Graham Library and Trinity College Archives extend our support to Indigenous communities who are grieving the recent discovery of 215 Indigenous children’s graves at the site of the Indian Residential School in Kamloops, B.C. and more recently, the Brandon Indian Residential School in Brandon, Manitoba.
Many Canadians have been disturbed by this news, and it has compelled us to re-examine what it means to be active participants in the reconciliation with Indigenous people in this country. We recognize that as a Canadian library and archives, one of our ongoing responsibilities in reconciliation is to highlight and share resources and information for our community members to learn about the residential school system in Canada and its lasting impact today. This first post offers some recommended works on the topic Truth and Reconciliation in Canada that are freely available online or through the University of Toronto Libraries System.
Truth and Reconciliation Commission of Canada
A key starting point for reconciliation reading is the Truth and Reconciliation Commission’s (TRC) Calls to Action. The TRC was established as part of the Indian Residential Schools Settlement and was mandated to document the experiences of residential school survivors, their families and communities and to make their stories known to all Canadians. In 2015 the TRC published final reports that included the 94 Calls to Action that the committee identified to be fundamental to reconciliation in Canada.
The National Centre for Truth and Reconciliation was established to preserve the records and documentation gathered through the TRC, and to ensure all Canadians understand the truth behind the residential school system.
A Knock on the Door : the Essential History of Residential Schools from the Truth and Reconciliation Commission of Canada. Edited & abridged. Winnipeg: University of Manitoba Press, 2016.
Craft, Aimée, and Paulette Regan. Pathways of Reconciliation: Indigenous and Settler Approaches to Implementing the TRC’s Calls to Action. Winnipeg: University of Manitoba Press, 2020.
Loyie, Oskiniko Larry, Wayne K. Spear, and Connie Brissenden. 2014. Residential Schools : with the Words and Images of Survivors Brantford, Ont: Indigenous Education Press.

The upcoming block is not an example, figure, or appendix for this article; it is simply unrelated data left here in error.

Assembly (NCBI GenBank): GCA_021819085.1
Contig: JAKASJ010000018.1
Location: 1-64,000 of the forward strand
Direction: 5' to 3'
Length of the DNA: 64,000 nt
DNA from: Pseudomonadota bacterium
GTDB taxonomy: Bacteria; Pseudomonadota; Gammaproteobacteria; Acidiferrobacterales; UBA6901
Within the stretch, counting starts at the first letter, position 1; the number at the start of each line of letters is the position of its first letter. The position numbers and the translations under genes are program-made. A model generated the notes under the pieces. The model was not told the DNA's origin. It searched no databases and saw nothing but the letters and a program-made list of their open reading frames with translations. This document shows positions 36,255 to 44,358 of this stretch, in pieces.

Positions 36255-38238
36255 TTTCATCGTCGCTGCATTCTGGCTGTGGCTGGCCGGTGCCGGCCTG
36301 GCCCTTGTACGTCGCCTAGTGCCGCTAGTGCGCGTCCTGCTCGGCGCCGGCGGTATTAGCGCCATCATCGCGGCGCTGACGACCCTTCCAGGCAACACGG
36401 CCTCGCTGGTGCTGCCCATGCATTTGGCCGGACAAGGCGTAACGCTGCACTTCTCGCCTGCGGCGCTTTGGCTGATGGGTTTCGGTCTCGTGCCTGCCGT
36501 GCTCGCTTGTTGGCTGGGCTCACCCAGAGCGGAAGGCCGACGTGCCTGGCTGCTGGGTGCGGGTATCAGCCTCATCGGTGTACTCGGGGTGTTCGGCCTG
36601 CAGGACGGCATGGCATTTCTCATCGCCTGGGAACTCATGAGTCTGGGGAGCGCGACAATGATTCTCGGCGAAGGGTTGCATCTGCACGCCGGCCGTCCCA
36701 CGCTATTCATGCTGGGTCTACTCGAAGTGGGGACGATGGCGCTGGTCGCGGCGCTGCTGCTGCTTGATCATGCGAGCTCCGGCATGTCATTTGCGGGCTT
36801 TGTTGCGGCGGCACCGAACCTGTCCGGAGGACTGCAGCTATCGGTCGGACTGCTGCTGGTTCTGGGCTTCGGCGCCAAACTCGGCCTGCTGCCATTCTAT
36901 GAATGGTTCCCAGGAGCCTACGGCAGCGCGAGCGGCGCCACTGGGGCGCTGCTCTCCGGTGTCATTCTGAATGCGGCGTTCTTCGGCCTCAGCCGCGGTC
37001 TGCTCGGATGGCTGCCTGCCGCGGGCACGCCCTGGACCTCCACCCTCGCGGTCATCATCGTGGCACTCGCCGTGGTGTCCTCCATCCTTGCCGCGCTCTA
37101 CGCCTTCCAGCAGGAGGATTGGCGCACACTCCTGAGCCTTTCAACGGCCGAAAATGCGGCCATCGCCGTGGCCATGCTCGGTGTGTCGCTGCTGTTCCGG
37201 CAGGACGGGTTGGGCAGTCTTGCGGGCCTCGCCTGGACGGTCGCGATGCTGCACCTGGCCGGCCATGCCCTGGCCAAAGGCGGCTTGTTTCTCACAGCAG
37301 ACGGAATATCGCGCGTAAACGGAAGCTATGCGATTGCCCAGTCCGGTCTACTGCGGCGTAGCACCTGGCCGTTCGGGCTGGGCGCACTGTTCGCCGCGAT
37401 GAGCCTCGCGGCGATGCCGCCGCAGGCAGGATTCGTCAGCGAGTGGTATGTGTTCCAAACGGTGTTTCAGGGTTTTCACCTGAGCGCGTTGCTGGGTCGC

Lowman, Emma Battell, and Adam J. Barker. 2015. Settler : Identity and Colonialism in 21st Century Canada. Halifax ;: Fernwood Publishing.
Merasty, Joseph Auguste, and David Carpenter. The Education of Augie Merasty : a Residential School Memoir . Regina, Saskatchewan: University of Regina Press, 2015.
Smith, Donald B. Seen but Not Seen : Influential Canadians and the First Nations from the 1840s to Today. Toronto: University of Toronto Press, Scholarly Publishing Division, 2020.
Vowel, Chelsea. Indigenous Writes: a Guide to First Nations, Metis & Inuit Issues in Canada . Winnipeg, Manitoba: Highwater Press, 2016.
Webstad, Phyllis, and Brock Nicol. The Orange Shirt Story . Victoria, B.C: Medicine Wheel Education, 2018.
Good, Michelle. 2020. Five Little Indians First edition. Toronto, Ontario: Harper Perennial.
Maracle, Lee. Celia’s Song. Toronto Cormorant Books Inc, 2014.
Wagamese, Richard. Indian Horse. Vancouver : Douglas & McIntyre, c2012.
Other Recommended Resource Lists
Our colleagues at the OISE Library have an extensive list of resources on their guide Infusing Indigenous Perspectives in K-12 Teaching that includes a list of Truth and Reconciliation Content for Educators:
A library colleague at the Toronto Public Library recently published an excellent blog post, Remembering the 215 Children that provides timely recommendations of a mix of non-fiction and also fiction for all reading ages on Reconciliation in Canada and the residential school system. Some of these resources are also available at University of Toronto Libraries.
The University of Toronto produced its own report on detailing how the university community would adapt the Calls to Action from the TRC for this context. More information can be found in this summary report: Truth and Reconciliation: Calls to Action University of Toronto.pdf
A national Indian Residential School Crisis Line has been set up to provide support for former students and those affected. People can access emotional and crisis referral services by calling the 24-hour national crisis line: 1-866-925-4419.